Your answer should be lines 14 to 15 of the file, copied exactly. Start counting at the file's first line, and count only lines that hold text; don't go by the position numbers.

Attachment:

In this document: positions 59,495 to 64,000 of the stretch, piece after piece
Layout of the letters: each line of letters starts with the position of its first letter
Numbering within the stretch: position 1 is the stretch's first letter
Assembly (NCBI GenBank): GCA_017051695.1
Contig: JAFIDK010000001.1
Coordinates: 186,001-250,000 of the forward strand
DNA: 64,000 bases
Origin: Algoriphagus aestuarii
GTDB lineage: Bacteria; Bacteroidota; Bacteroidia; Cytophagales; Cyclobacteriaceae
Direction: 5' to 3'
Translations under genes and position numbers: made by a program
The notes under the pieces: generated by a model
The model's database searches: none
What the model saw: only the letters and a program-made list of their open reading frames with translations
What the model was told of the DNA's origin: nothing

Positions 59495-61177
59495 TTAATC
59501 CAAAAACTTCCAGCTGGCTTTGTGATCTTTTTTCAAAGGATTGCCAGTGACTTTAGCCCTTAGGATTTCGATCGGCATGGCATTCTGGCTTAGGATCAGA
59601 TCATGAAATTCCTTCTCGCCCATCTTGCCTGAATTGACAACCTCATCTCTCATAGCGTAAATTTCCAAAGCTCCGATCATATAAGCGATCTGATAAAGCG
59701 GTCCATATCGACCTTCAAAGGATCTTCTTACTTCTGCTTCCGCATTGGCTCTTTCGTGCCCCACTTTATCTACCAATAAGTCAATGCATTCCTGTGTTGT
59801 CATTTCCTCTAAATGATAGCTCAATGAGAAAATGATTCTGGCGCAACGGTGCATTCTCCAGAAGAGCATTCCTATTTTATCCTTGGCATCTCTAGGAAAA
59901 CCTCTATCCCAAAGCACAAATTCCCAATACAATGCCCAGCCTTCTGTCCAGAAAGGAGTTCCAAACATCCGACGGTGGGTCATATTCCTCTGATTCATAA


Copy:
What the model saw: only the letters and a program-made list of their open reading frames with translations
What the model was told of the DNA's origin: nothing